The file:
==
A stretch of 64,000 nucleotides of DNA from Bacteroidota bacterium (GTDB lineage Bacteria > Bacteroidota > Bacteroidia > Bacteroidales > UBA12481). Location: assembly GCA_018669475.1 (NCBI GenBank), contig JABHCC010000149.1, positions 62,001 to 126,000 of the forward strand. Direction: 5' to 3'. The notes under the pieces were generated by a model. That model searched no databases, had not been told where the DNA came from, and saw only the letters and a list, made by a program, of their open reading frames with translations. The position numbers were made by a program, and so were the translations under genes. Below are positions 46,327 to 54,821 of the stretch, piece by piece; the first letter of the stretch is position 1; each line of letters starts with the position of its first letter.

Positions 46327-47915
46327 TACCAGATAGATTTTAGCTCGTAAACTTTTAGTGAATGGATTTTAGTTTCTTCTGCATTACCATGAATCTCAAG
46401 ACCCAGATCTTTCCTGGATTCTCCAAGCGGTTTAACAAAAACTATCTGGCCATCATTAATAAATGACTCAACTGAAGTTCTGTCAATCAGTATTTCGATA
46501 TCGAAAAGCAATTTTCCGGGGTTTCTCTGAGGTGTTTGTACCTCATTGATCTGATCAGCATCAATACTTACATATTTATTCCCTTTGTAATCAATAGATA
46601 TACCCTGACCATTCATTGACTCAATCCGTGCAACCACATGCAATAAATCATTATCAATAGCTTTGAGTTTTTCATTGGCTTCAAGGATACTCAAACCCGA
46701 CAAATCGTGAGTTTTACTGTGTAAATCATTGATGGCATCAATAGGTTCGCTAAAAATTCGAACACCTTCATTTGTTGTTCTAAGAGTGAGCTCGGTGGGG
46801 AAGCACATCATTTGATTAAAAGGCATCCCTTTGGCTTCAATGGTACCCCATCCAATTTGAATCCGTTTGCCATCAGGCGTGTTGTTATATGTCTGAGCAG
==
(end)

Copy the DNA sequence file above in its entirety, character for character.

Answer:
A stretch of 64,000 nucleotides of DNA from Bacteroidota bacterium (GTDB lineage Bacteria > Bacteroidota > Bacteroidia > Bacteroidales > UBA12481). Location: assembly GCA_018669475.1 (NCBI GenBank), contig JABHCC010000149.1, positions 62,001 to 126,000 of the forward strand. Direction: 5' to 3'. The notes under the pieces were generated by a model. That model searched no databases, had not been told where the DNA came from, and saw only the letters and a list, made by a program, of their open reading frames with translations. The position numbers were made by a program, and so were the translations under genes. Below are positions 46,327 to 54,821 of the stretch, piece by piece; the first letter of the stretch is position 1; each line of letters starts with the position of its first letter.

Positions 46327-47915
46327 TACCAGATAGATTTTAGCTCGTAAACTTTTAGTGAATGGATTTTAGTTTCTTCTGCATTACCATGAATCTCAAG
46401 ACCCAGATCTTTCCTGGATTCTCCAAGCGGTTTAACAAAAACTATCTGGCCATCATTAATAAATGACTCAACTGAAGTTCTGTCAATCAGTATTTCGATA
46501 TCGAAAAGCAATTTTCCGGGGTTTCTCTGAGGTGTTTGTACCTCATTGATCTGATCAGCATCAATACTTACATATTTATTCCCTTTGTAATCAATAGATA
46601 TACCCTGACCATTCATTGACTCAATCCGTGCAACCACATGCAATAAATCATTATCAATAGCTTTGAGTTTTTCATTGGCTTCAAGGATACTCAAACCCGA
46701 CAAATCGTGAGTTTTACTGTGTAAATCATTGATGGCATCAATAGGTTCGCTAAAAATTCGAACACCTTCATTTGTTGTTCTAAGAGTGAGCTCGGTGGGG
46801 AAGCACATCATTTGATTAAAAGGCATCCCTTTGGCTTCAATGGTACCCCATCCAATTTGAATCCGTTTGCCATCAGGCGTGTTGTTATATGTCTGAGCAG